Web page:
- Open Access
Systematic variations associated with renal disease uncovered by parallel metabolomics of urine and serum
BMC Systems Biology volume 6, Article number: S14 (2012)
Membranous nephropathy is an important glomerular disease characterized by podocyte injury and proteinuria, but no metabolomics research was reported as yet. Here, we performed a parallel metabolomics study, based on human urine and serum, to comprehensively profile systematic metabolic variations, identify differential metabolites, and understand the pathogenic mechanism of membranous nephropathy.
There were obvious metabolic distinctions between the membranous nephropathy patients with urine protein lower than 3.5 g/24 h (LUPM) and those higher than 3.5 g/24 h (HUPM) by Partial Least Squares Discriminant Analysis (PLS-DA) model analysis. In total, 26 urine metabolites and 9 serum metabolites were identified to account for such differences, and the majority of metabolites were significantly increased in HUPM patients for both urines and serums. Combining the results of urine with serum, all differential metabolites were classified to 5 classes. This classification helps globally probe the systematic metabolic alterations before and after blood flowing through kidney. Citric acid and 4 amino acids were markedly increased only in the serum samples of HUPM patients, implying more impaired filtration function of kidneys of HUPM patients than LUPM patients. The dicarboxylic acids, phenolic acids, and cholesterol were significantly elevated only in urines of HUPM patients, suggesting more severe oxidative attacks than LUPM patients.
Parallel metabolomics of urine and serum revealed the systematic metabolic variations associated with LUPM and HUPM patients, where HUPM patients suffered more severe injury of kidney function and oxidative stresses than LUPM patients. This research exhibited a promising application of parallel metabolomics in renal diseases.
Membranous nephropathy (MN) is an important glomerular disease characterized by podocyte injury and proteinuria. Although the definite pathogenic mechanisms of MN has not yet been entirely clarified, it is widely accepted that MN involves the in situ formation of subepithelial immune complex deposits and subsequent complement activation leading to podocyte injury and diffuse thickening of the glomerular basement membrane, based on experimental animal models and human studies [1–3]. The diagnosis and treatment of MN patients are presently based mainly on clinical manifestations, urinary protein excretion levels, and renal biopsy. Renal biopsy, though providing specific diagnosis currently, is an invasive procedure with considerably significant complications, particularly in patients with bleeding tendency or skin infection on the flank. Thus, a renal biopsy may be contraindicated for certain high risk patients, and was often refused by early patients. At the stage of MN, the function of glomerular filtration can be kept in a normal range. Routine clinical chemical measures of renal function based on blood, such as serum creatinine, serum uric acid, albumin, and total protein, are insensitive and laggard for early diagnosis. They elevated significantly only after substantial kidney injury occurs, generally after a loss of two third or greater of nephron functional capacity . However, the metabolites that are overproduced during MN progression will enter urine space and be secreted into final urine. For this reason, urine possibly is an ideal source of test materials to noninvasively characterize the activity of kidney.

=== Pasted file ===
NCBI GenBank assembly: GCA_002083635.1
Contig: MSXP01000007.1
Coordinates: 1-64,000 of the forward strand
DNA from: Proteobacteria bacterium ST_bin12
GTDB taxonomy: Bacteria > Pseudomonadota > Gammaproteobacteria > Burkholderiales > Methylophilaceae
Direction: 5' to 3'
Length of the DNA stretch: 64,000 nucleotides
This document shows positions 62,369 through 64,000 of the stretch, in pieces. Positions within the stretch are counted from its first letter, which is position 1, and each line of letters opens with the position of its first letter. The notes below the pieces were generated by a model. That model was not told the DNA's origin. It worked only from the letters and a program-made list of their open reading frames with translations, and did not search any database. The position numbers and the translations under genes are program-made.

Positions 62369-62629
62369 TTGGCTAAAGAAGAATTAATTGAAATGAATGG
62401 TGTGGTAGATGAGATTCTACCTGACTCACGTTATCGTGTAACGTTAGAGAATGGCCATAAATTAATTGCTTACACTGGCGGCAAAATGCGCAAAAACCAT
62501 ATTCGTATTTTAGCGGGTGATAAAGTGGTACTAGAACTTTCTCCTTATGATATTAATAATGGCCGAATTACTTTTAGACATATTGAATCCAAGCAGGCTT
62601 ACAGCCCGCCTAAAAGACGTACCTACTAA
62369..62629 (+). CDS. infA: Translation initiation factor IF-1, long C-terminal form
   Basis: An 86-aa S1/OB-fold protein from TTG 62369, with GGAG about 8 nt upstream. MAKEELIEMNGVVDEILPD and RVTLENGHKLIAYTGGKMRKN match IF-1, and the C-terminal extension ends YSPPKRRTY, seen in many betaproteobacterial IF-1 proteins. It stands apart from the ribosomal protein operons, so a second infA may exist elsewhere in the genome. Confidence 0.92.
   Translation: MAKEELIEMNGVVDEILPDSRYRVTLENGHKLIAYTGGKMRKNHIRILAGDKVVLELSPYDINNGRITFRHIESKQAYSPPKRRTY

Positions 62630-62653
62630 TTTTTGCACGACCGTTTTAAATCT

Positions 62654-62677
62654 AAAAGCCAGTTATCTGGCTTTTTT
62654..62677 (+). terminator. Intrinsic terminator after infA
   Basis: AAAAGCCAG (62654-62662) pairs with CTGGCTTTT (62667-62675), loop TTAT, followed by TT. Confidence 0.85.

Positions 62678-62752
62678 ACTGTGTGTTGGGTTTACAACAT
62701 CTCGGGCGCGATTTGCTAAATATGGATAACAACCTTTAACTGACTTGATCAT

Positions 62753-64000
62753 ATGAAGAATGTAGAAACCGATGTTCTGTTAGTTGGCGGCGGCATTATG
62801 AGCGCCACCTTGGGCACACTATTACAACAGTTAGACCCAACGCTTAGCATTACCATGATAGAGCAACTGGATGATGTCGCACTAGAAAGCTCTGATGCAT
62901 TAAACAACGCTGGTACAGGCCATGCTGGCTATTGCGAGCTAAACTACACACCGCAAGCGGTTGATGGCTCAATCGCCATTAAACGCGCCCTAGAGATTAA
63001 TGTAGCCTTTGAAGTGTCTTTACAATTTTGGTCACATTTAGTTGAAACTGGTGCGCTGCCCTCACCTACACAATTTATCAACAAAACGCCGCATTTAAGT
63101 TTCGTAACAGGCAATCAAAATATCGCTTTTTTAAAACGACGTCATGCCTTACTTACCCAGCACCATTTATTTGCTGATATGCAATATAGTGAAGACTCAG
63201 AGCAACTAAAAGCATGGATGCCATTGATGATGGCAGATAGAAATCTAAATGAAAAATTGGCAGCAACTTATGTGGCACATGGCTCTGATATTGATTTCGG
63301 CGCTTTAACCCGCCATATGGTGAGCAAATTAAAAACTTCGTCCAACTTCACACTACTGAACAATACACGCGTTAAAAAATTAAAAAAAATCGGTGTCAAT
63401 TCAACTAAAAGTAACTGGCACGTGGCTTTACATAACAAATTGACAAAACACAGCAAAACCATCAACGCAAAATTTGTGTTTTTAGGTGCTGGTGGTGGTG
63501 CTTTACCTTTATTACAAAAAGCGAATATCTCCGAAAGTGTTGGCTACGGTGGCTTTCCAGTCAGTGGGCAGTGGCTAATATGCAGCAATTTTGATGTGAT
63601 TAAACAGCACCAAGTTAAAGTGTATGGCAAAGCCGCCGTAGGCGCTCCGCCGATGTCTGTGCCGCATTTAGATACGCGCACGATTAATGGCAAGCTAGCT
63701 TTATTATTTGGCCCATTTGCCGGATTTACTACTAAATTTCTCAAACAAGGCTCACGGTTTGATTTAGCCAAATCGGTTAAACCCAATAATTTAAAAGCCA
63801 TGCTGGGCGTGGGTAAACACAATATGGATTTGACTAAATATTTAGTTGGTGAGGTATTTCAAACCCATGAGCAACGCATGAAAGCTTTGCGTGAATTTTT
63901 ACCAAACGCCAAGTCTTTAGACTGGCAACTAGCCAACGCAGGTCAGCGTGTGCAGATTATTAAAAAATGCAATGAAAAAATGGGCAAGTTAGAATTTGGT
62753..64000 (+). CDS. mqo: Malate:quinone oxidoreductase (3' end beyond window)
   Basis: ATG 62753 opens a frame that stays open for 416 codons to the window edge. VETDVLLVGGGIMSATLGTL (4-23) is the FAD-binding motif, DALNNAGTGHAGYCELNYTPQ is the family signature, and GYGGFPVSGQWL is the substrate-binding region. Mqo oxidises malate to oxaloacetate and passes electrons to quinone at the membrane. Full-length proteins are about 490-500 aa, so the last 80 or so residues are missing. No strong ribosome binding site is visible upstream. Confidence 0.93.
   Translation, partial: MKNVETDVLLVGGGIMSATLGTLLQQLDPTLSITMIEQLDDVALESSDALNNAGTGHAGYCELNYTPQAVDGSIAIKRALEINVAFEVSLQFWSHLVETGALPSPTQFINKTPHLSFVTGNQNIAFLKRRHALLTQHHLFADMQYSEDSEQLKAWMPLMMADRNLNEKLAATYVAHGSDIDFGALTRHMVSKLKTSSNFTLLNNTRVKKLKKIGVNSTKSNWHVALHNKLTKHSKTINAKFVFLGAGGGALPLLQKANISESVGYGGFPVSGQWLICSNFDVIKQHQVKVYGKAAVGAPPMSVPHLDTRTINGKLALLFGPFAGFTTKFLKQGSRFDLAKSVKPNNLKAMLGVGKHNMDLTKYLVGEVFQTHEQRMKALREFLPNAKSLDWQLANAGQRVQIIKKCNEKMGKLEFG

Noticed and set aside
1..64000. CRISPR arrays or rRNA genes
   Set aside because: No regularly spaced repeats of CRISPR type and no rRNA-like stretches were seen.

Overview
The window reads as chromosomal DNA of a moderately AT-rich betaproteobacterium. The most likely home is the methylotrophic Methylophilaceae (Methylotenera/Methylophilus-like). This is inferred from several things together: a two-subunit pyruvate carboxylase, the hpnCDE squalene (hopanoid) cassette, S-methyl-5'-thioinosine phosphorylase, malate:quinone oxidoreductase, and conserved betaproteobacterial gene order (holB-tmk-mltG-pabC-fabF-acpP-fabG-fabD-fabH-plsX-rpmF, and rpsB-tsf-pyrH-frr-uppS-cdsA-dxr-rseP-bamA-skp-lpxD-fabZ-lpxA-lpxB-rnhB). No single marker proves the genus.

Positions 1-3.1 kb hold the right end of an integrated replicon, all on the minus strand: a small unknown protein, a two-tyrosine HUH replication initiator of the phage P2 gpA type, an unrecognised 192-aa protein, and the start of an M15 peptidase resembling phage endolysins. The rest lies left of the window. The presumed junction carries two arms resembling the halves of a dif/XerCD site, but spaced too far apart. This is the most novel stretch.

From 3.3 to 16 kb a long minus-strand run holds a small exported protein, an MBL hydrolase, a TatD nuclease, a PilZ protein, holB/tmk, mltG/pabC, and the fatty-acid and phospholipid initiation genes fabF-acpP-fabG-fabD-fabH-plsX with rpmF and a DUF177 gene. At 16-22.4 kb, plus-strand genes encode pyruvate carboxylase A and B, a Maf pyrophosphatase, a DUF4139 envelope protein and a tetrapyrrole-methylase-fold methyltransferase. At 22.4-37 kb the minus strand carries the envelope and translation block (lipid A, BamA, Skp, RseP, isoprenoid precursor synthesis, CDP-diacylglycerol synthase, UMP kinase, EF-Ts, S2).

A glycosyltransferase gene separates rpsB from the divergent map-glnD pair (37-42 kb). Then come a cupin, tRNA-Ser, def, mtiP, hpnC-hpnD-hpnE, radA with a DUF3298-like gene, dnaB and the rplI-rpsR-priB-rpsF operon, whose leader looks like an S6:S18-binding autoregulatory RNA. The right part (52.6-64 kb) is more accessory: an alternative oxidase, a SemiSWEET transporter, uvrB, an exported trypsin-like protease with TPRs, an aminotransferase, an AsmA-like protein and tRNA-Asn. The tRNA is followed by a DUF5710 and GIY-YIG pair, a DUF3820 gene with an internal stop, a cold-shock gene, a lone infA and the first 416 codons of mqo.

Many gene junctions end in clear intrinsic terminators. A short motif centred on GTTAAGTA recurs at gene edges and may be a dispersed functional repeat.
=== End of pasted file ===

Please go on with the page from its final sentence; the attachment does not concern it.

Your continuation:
Metabolomics, an important constituent of systems biology, aims to simultaneously measure as many metabolites as possible in a given biological system in order to acquire an overview of metabolic status and global biochemical events associated with a cellular or biological system . It is well known that the minor alteration at the level of gene or protein expression usually leads to significant change in metabolite level. Combining a robust instrumental analysis with whole metabolite information and multivariate statistical analysis, such as principal component analysis (PCA) and partial least squares discriminant analysis (PLS-DA), metabolomics has been a considerably intensive means for comprehensively evaluating toxicity of drugs or xenobiotics [6, 7], early diagnosis and identifying potential biomarkers [8, 9], and elucidating biological pathways . Mass spectrometry (MS) and nuclear magnetic resonance (NMR) spectroscopy are major analytical tools for metabolomics. MS coupled with advanced chromatographic separation instruments, such as gas chromatography (GC) or liquid chromatography (LC), has become a powerful metabolomics tool, with a wide dynamic range and reproducible quantitative performance, for the measurement of complex biological samples. GC/MS is a robust analytical platform for quantification with better sensitivity and resolution than the commonly used NMR approach and better reliability in structure identification of candidate biomarkers than LC/MS . It has been widely applied in metabolomics research of biofluids, feces, and tissue samples [6, 12–14]. Nowadays, metabolomics has been successfully used in the fields of physiology, diagnostics, functional genomics, pharmacology, toxicology, and nutrition. Furthermore, simple and non-invasive sample collection techniques, fast instrumental analysis, and meaningful diagnostic information enable urine to be a considerably suitable biofluid for metabolomics analysis in personalized medicine such as the recent application in personalized neonatal medicine .